Primary research interest

Genetics and reproductive biology

About me

I have a degree in Veterinary Medicine (2004) and a Master of Science (2007) in Animal Reproduction from the University of Sao Paulo, Brazil. I completed my PhD in 2012 at The University of Queensland (UQ). Myr thesis title was “Genes and Genetic Markers Associated with puberty in beef cattle” and for that I had ongoing support from UQ and the Beef CRC (UQ Research Scholarship, UQ International Research tuition Award and Beef CRC top-up scholarship). After my PhD, I worked as a post-doc at the Queensland Alliance for Agriculture and Food Innovation and my main research project was titled “Transcriptome of the Pubertal Brahman Heifer”. On August 2014, I joined the School of Chemistry and Molecular Biosciences, to lecture in molecular genetics and bioinformatics and to establish a research group. My group is interested in understanding how genetics influence reproductive biology in mammals.

Research focus and collaborations

Livestock Genomics Group

Our Group develops genomic technologies applied to improve genetic gain for complex phenotypes. Beef cattle fertility phenotypes, which are complex and therefore influenced by multiple genes are our main focus. Cattle fertility is a concern and an opportunity for improvement in Queensland's beef sector.

Imagine you have 100 cows, but they only produce 50-60 calves per year. An improved system would be to have 100 cows with higher genetic merit for fertility; which would produce 80 calves per year. Since the number of cows is the same (100) the environmental impact is similar, but more food is produced. In short, we like to think of more beef, less methane.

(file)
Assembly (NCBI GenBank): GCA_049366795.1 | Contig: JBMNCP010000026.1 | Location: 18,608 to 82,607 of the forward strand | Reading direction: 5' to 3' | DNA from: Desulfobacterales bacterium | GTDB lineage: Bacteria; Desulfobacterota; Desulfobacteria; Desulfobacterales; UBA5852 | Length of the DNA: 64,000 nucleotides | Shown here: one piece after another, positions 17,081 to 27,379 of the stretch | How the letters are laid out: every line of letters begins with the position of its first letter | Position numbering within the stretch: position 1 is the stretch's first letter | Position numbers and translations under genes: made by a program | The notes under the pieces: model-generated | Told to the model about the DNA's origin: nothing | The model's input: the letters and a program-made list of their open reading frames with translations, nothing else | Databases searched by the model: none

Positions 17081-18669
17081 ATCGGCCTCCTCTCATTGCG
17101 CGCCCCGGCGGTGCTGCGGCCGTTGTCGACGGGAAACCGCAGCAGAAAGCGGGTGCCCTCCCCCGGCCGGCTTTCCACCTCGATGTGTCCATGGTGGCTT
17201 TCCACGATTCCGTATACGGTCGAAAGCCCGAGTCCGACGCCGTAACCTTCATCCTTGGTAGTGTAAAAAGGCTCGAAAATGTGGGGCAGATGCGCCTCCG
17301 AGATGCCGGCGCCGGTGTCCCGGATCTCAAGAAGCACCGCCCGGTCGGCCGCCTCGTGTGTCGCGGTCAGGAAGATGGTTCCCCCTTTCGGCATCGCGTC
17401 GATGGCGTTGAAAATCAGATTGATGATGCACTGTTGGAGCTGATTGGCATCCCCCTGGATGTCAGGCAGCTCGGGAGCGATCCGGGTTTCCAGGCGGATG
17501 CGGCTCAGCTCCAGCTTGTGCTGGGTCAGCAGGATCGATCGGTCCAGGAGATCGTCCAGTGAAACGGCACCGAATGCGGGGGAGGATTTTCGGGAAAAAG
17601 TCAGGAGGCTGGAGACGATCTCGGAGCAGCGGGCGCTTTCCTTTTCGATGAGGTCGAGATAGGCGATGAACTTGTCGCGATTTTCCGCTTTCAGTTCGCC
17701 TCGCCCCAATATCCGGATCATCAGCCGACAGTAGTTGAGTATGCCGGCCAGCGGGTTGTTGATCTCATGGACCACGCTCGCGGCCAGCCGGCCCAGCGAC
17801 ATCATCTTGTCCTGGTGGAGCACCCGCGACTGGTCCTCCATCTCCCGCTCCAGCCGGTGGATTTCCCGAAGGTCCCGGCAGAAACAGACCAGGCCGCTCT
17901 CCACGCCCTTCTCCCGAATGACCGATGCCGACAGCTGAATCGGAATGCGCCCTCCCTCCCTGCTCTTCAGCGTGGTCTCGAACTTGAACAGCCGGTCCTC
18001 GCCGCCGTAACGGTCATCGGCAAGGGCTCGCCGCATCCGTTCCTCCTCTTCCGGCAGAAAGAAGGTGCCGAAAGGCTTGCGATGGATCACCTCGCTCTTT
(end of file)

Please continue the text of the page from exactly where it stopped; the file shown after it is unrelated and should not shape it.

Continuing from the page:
Current projects in the group use genome-wide technology (i.e. SNP chips and Next Generation Sequencing) to investigate the genetics of female and male cattle fertility. We study puberty, spermatogenesis and fertility indicators such as scrotal circumference or length of post-partum anoestrus. The aim is to further understand reproductive biology and to create tools for genetic improvement towards higher herd fertility, translated into improved weaning rates. 

Collaborative research expands the group activities and interests. Our group collaborates extensively with researchers at QAAFI and CSIRO Agriculture to further develop genomic selection approaches for beef cattle. Current collaborative research also includes genomic approaches to study chicken nutrition and growth. In another collaborative project, the genetics and proteomics associated with Human alcoholism are under investigation.

Funded projects

  • 2019 – Research Project “Bull fertility update: historical data, new cohort and advanced genomics”. Funded by Meat and Livestock Australia.
  • 2018 – Research Project “Female Reproduction Phenobank and Validation Herds”. Funded by Meat and Livestock Australia.
  • 2017 – Advanced QLD Fellowship “Female Reproduction Phenobank and Validation Herds”
  • 2016 -  ECR grant from The University of Queensland. “Contribution of non-coding RNA to DNA structure in sperm and male fertility”.